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MRI assessment of left ventricular structure and function in children with infantile Pompe disease

Introduction

Pompe Disease (α-glucosidase deficiency, glycogen storage disease type II) is a progressive disease resulting from accumulation of lysosomal glycogen in skeletal and myocardial cells. In the infantile form there is rapid progression of disease and rare survival beyond the first year. Severe left ventricular (LV) hypertrophy is characteristic but may regress with enzyme replacement therapy (ERT). Cardiac MRI (CMR) is useful to follow LV mass, but sedation is especially high risk. We report our success in performing CMR in this population with minimal or no sedation.

Methods

CMR was performed using a 1.5 Tesla scanner. Non-ECG gated True-FISP real-time imaging, using an imaging matrix of 90 × 128, 200 × 140 cm FOV, 5 mm slice thickness with 5 mm gap and 80 degree flip angle, resulted in a cine image with a temporal resolution of 55-60 msec. Retrospectively ECG gated True-FISP cines acquired during free-breathing with multiple averages and an imaging matrix of 92 × 128, 200 × 140 cm FOV, 5 mm slice thickness with 5 mm gap and 80 degree flip angle resulted in a temporal resolution of 30 msec.

Delayed enhancement was evaluated using either inversion recovery True-FISP single shot or segmented TurboFlash sequences in short axis and long axis views 5-10 minutes after IV administration of 0.2 mMol/kg of gadolinium. The inversion time was set to null normal myocardium.

LV mass and function were measured from the interpolation of endocardial and epicardial contours from a stack of short axis slices, with inclusion of the trabeculations and mitral papillary muscles. Results were normalized to body surface area.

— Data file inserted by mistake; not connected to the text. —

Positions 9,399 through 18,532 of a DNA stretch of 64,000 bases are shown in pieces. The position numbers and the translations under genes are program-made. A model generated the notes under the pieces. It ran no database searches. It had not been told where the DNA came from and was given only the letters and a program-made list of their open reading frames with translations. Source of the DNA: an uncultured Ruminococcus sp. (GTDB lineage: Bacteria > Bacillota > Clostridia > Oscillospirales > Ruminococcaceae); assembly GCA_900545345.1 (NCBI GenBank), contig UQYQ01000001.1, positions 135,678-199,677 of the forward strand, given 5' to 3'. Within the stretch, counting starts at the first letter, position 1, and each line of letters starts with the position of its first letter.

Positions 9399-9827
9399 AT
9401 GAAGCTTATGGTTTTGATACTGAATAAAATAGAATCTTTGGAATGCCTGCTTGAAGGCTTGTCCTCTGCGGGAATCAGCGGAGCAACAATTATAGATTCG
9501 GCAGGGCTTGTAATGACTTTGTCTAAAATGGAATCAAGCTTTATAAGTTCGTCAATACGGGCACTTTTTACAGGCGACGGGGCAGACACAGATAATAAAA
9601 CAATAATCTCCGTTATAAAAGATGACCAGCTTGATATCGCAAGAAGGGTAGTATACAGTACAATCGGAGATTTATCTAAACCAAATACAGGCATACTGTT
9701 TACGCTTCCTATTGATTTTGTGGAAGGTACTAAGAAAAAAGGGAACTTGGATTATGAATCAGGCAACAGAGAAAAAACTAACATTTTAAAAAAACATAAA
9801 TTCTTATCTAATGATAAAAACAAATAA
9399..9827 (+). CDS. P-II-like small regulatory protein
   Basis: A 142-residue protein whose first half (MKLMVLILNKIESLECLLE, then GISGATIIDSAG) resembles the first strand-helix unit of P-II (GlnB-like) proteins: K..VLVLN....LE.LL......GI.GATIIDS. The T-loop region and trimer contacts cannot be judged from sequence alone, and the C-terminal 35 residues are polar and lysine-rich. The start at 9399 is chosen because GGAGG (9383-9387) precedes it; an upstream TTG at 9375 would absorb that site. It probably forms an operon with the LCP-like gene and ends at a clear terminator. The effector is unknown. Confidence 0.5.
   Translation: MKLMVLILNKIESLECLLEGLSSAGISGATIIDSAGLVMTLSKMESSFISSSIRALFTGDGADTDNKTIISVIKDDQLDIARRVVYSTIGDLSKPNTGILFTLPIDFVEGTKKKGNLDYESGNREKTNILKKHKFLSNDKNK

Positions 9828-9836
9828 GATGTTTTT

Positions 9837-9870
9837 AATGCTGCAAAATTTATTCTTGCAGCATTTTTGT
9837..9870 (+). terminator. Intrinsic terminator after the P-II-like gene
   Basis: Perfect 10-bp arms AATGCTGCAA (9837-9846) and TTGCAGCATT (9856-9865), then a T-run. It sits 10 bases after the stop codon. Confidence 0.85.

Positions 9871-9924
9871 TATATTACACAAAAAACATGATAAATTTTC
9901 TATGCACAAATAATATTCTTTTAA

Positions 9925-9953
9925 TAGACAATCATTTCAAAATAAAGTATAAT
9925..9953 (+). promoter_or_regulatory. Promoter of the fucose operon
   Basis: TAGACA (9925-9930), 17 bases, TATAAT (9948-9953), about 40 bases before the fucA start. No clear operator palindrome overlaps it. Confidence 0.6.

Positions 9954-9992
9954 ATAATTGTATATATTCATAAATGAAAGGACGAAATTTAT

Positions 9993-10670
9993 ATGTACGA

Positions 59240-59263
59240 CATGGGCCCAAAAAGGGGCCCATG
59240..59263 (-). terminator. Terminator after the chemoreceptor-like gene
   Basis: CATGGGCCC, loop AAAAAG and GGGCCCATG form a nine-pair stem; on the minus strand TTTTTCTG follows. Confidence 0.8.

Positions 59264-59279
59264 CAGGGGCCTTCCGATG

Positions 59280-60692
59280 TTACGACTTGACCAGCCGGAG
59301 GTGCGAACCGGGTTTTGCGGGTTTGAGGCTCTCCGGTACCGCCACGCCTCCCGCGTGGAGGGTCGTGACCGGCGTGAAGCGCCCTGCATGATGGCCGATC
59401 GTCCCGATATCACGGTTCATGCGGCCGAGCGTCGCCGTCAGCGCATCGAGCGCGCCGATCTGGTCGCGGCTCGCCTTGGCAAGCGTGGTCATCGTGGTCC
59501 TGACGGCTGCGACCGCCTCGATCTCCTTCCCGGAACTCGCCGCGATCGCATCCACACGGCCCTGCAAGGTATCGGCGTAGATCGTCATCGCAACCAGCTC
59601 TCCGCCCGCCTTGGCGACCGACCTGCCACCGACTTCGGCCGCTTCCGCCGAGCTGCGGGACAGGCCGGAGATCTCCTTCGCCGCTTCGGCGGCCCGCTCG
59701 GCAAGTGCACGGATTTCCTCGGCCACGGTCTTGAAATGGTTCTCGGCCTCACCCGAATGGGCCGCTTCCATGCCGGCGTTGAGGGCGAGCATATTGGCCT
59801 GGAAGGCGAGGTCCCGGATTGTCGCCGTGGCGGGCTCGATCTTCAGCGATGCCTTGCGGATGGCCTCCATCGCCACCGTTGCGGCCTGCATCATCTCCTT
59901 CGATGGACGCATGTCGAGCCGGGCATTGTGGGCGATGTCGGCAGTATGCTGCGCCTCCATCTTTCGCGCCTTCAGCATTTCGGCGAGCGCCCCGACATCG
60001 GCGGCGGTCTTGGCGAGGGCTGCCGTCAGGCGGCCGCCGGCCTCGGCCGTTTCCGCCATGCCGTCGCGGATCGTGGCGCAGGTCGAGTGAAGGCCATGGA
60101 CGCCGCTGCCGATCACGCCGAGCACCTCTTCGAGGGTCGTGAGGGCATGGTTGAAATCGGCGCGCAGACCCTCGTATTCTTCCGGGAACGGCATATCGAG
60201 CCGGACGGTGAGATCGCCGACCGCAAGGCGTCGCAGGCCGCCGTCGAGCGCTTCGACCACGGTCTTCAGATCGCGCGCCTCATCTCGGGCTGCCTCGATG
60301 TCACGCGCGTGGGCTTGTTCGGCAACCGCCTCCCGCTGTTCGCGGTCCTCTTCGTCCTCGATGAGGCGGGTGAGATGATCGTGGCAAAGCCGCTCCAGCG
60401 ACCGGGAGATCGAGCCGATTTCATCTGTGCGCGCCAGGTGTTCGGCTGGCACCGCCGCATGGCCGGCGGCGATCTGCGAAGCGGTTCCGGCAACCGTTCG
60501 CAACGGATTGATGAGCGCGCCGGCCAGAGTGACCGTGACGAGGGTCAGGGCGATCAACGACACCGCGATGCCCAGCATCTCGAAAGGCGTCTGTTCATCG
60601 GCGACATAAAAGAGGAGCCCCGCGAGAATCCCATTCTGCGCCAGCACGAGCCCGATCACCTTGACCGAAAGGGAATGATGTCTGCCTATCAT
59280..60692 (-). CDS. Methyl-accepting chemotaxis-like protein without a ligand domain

Results

Study results are presented in Table 1. 10 subjects underwent a total of 17 CMR studies. 13 CMR studies were performed without sedation, while sedation supervised by pediatric cardiac anesthesia was provided for 4 studies. The median LV mass by CMR was 135 gm/m2 (range 34-334 gm/m2) with a median LV ejection fraction of 57% (range 18-73%). In 5 subjects with serial CMRs, there was a trend towards reduced LV mass with ERT, although one patient had an increase in LV mass despite ERT. Of all the 17 CMR studies, only 1 demonstrated delayed enhancement.

Table 1

Conclusion

CMR is useful to longitudinally follow children with Pompe disease and their myocardial response to ERT. CMR can be performed safely without sedation in this high risk population. In contrast to other glycogen storage diseases, children with Pompe disease appear to have less myocardial scar.

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Correspondence to Michael J Campbell.

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Barker, P., Campbell, M.J., Stephen, D. et al. MRI assessment of left ventricular structure and function in children with infantile Pompe disease. J Cardiovasc Magn Reson 12, P309 (2010). https://doi.org/10.1186/1532-429X-12-S1-P309

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Keywords

  • Left Ventricular Mass
  • Enzyme Replacement Therapy
  • Glycogen Storage Disease
  • Pompe Disease
  • Glycogen Storage Disease Type